December 30, 2015

La femme se plaint

Is there an element linking this and the previous post? The answer is yes. What both artists have in common is a unique and original singing style. And that's not all: they both draw their inspiration from tradition. Although I add that the source of this tradition may not be so clearly defined - and certainly not in ethnomusicological (what?) terms - in the case of the singer who is the subject of this post.

I am sure you have already recognised him from the photo on the sleeve; the subject of this post is Josky Kiambukuta. I am sure I am not the first blogger to post this album, but there is a valid reason why I still would like to share it with you again. This is a special album. First, because it was conceived as an album, and not as a random collection of previously released songs. Secondly, because Josky was the first singer who was allowed to make his own album with the T.P. O.K. Jazz.

Josky was recruited into the O.K. Jazz (by Simaro Lutumba*) after Sam Mangwana to add a different style to the orchestra. As an ex-singer with Docteur Nico's African Fiesta Sukisa and a member of the Orchestre Continental (as was Wuta Mayi) he was firmly rooted in the African Jazz school of Congolese music. As he explained in an interview in 1991 he had been a great fan of Rochereau since his early youth. Obviously his first vocal contributions were in the style of idol (great example), but he soon started making his mark in the O.K. Jazz, and was actively encouraged to develop his own style. Like all musicians within the O.K. Jazz he was also asked to contribute as a composer, which he did with fervour ("Kebana", "Monzo", "Seli-Ja").
In the interview he pinpoints the song "Fariya" as the start of his own style. A style which he traced back to the legendary ensemble San Salvador, who dominated the recordings on the Ngoma label in the first half of the 1950s. He further developed and refined his style in songs like "Ba Pensées", "Amour Violé", "Mobali Amesana Na Ngai", "Toto", "Bisengambi", "Tokabola Sentiment", "Propriétaire" and - of course - "Bimansha" and "Nostalgie". All these songs were hits.

In the 1991 interview Josky indicated that traditional music was another source of inspiration for these songs. He named "Amour Violé" and "Limbisa Ngai" as based on a traditional rhythm from Shaba (now once more named Katanga**). This personal development culminated in the lp "Franco présente Josky Kiambukuta du T.P. O.K. Jazz", an album which he treated with considerable respect and care. This resulted in a true Classic of Congolese music.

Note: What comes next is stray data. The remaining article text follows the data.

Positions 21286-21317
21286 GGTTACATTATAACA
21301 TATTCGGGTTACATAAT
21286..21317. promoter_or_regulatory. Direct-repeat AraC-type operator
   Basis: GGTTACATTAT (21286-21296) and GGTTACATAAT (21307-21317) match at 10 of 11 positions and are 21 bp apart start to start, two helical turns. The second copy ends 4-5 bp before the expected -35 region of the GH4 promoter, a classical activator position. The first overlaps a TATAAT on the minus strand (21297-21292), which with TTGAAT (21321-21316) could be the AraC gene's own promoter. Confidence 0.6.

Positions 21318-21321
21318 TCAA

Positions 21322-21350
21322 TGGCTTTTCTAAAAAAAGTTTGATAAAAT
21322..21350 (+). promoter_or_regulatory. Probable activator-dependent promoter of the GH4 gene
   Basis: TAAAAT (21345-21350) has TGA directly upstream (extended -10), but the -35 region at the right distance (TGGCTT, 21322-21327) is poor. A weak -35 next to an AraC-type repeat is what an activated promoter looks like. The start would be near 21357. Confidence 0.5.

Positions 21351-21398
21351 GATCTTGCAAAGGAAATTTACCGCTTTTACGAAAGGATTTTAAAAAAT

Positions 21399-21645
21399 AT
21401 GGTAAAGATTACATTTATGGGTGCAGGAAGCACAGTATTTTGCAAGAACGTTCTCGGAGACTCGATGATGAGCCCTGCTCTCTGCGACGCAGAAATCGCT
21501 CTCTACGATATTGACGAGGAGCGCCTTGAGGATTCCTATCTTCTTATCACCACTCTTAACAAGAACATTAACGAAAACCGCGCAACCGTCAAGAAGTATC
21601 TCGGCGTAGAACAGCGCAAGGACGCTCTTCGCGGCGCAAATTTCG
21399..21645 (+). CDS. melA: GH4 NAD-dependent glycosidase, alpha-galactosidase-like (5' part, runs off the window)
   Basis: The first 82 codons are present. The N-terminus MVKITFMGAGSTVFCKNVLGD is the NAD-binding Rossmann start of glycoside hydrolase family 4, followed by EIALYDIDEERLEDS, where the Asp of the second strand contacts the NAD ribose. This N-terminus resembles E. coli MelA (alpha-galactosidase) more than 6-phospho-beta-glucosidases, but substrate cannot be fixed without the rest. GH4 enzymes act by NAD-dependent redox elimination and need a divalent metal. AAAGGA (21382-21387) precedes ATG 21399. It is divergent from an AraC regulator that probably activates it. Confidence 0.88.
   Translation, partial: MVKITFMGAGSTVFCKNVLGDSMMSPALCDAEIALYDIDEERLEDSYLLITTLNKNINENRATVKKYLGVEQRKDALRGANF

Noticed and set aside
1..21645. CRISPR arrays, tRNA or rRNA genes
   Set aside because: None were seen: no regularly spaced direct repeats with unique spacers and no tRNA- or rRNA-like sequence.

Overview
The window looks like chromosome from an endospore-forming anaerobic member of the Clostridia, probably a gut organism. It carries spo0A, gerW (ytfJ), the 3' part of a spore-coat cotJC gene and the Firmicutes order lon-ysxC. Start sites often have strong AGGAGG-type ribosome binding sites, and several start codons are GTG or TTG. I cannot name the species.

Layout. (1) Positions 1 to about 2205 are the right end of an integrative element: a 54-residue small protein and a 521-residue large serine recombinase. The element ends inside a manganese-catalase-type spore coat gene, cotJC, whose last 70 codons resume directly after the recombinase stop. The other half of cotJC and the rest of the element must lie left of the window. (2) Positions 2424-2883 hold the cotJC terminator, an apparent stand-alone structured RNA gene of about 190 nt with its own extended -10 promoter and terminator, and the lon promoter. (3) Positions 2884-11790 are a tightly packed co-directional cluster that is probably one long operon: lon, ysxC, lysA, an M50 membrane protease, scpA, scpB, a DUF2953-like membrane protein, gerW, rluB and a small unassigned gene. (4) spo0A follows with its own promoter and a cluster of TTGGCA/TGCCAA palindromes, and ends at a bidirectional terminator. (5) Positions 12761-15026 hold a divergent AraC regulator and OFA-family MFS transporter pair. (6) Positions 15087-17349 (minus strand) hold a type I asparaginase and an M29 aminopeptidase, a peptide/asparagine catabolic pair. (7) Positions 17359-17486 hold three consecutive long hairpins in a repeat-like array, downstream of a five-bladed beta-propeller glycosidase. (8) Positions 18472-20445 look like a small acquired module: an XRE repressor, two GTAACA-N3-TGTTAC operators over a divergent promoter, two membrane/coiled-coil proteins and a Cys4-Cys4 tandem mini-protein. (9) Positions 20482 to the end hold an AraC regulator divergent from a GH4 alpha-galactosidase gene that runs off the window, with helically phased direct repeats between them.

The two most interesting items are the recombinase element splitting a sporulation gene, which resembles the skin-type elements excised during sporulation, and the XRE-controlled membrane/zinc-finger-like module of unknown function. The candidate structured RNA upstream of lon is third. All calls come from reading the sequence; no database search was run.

And this is a rare feat for an O.K. Jazz album to which Franco himself has not contributed (i.e. he is not playing in these recordings...). What I personally really like in these four songs is the variation which Josky has managed to introduce both in the rhythms and in his singing. He is without a doubt the star in these songs, but none of the songs is the same, and within the songs it is like he is constantly 'feeling his way', almost exploring the right notes. Solidly backing him in all songs are Aimé Kiwakana, Lokombe Ntal and Madilu System. This harmonic backing only acts to emphasise Josky's vocal excellence in all four songs. Just listen to the ease with which he weaves through "Massini" and "Mehida"!

Josky stated in the interview that most of his songs are sung from a perspective of a woman. "La femme se plaint" (the woman complains) as he described it. Keep this in the back of your mind and listen to this album again. It will add another dimension to what is already a masterpiece.

Edipop POP 025 (1983)

* who knew him from the age of 15.
** Josky himself is from Bas-Congo.

December 29, 2015

In control

A few posts to round off this disappointing year...
In the first of these I would like to share with you a cassette by Hawa Dramé. Hopefully you have seen (and perhaps even watched) the videos I posted some time ago (here and here). More persistent fans of the classics of Malian music may have even listened to the two (1 & 2) cassettes I have shared*.
This cassette is different from those two cassettes in so far that I strongly suspect the recordings on this cassette were all made in a studio. Consequently the sound is more refined, even to the point where it can be called 'delicate'.

This cassette is linked to strong personal memories of my travels in Mali in the late 1980s. Particularly in the town and region of Ségou this cassette could be heard on almost every street corner, and even in the taxis-brousse. Listening to songs like "Tunkan Te Dambe Do" I can almost taste the red dust again...

The songs in this cassette are all deeply rooted in the bambara musical tradition. One may be tempted to call this music 'simple', - but this doesn't do justice to Hawa Dramé's brilliant performance.
Take the first song on the B-side for example, "Klawa". The song starts off with a ngoni, which is joined by a second ngoni. Hawa opens after 40 seconds, careful at first; but soon she is in total control. This is her song.
The same can be said for all the songs on this cassette.

This is one of these cassettes which can last you a lifetime. I still discover 'new' things in the songs, and find that my reaction to the music varies with age, mood, circumstances. I particularly like the dynamics in these recordings: Hawa Dramé does not go full-blast all the time, but demonstrates that she stay in control in the wonderfully delicate and subtle parts of her songs too.

SYL 8331

* and if you haven't I strongly advise you to do so...